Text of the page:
Commodity prices are low and the outlook for significant increases is dim. So remaining profitable is the challenge growers will face in 2015.

In the long run, you cannot operate an enterprise at a loss. It wasn’t that long ago (pre-ethanol), that we always hoped for making a profit, but it wasn’t guaranteed. In 2015, a Central Illinois producer looking back through time at prices and yields will realize that they will likely have about a 1 in 5 chance of losing money in a share lease and a more significant chance of doing so with higher cash rents.

Cash is King. Bad times come and go with technology advances, weather and the volatility of the market. According to the Farm Business Farm Management Association (FBFM), there is a wide variation in the ability of farmers to meet cash obligations. Some producers are flush with cash. Others aren’t (for a variety of reasons, which include too many machinery purchases). If the next few years are tough, cash will be king. Conserve your cash where you can. Save it for the rainy day. Some of your competitors are going to be in better cash position than you.

There are areas of expense that you should avoid cutting. Cutting costs is the main line of defense that comes to mind. Be hesitant about cutting back on fertility, even if you are planting soybeans in 2015.  After high yields in 2014, fertility levels could be low. Take a close look at the plant needs and fertilizer accordingly. This is a good time to do grid sample soil testing to know what is out there and where it is.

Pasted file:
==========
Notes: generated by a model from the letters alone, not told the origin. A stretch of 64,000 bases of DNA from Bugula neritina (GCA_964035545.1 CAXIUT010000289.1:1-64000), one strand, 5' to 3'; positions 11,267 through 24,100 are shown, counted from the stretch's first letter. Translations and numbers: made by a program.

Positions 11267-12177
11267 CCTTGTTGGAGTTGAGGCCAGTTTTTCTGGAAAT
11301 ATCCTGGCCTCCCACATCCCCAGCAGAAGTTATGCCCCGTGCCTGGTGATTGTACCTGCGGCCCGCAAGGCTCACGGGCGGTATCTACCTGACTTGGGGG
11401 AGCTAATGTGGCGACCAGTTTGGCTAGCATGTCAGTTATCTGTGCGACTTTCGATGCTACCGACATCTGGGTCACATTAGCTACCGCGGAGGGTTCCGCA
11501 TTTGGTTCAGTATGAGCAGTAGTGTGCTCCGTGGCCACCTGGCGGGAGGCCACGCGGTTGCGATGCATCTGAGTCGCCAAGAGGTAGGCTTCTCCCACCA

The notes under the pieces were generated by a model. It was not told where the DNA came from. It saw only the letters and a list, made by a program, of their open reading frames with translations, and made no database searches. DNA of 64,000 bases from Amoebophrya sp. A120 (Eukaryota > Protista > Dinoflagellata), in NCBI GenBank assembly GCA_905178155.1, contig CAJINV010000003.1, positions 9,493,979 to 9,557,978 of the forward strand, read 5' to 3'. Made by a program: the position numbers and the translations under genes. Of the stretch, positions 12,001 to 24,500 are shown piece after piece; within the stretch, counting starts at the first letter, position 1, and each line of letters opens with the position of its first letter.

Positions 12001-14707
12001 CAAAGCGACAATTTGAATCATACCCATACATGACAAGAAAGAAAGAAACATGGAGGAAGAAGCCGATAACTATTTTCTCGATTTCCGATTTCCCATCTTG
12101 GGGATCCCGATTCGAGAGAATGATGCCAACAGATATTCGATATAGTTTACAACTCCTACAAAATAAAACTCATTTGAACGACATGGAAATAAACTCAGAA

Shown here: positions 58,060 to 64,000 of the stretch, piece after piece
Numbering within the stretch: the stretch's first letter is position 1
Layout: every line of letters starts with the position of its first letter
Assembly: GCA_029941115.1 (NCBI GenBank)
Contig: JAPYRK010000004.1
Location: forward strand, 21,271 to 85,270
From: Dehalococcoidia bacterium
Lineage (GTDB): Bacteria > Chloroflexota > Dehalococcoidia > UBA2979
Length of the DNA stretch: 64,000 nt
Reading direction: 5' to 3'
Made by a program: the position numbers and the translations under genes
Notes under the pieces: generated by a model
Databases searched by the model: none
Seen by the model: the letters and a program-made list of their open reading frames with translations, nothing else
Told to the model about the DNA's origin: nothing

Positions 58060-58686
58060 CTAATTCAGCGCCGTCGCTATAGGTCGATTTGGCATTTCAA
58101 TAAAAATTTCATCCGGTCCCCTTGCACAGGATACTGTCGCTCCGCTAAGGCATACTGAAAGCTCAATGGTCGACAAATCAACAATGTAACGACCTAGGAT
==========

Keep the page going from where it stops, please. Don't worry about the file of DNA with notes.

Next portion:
You have your yield and production records, so you should have a pretty good idea of what the crops have been removing and where your crops will need more nutrients, especially if you have a yield monitor. This is not the time to skimp OR over apply on your fertilizer.

Don’t cut back on your Federal Crop Insurance either.  Consider taking out maximum coverage.  Be defensive.  Make sure your liability coverage is adequate. There will be little margin for error.

If your soybean yields have fallen short in recent years, evaluate what pests and diseases may be impacting yield. Even slight yield losses are a silent detriment to your bottom line.  After the high yields of 2014, it’s easy to forget the significant water damage we incurred.  Revisit your yield maps and look for easy fixes in drainage first, then evaluate tackling areas that are harder to solve.

Be hesitant to break into your farmland equity, until you absolutely find it necessary after you’ve ruled out about all other sources for cash.  Without an employer work medical plan, make sure that medical costs don’t undo the operation. Be absolutely sure the farm is not trying to support too many people.

Remember to conserve your cash, don’t cut back on fertility, and protect your yield. Be prudent in your purchases and you will come out okay.

Kevin is a farm manager and trust officer at First Financial Bank at the Neil Street branch in Champaign, Illinois. Prior to coming to the bank, he served as a Farm Management Educator for the University of Illinois Extension and advised farm land owners and farmers in his private consulting business. Kevin received his Master of Education from the University of Missouri and a bachelor’s degree in Agriculture Business from Truman State University.

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About the Author: Kevin Brooks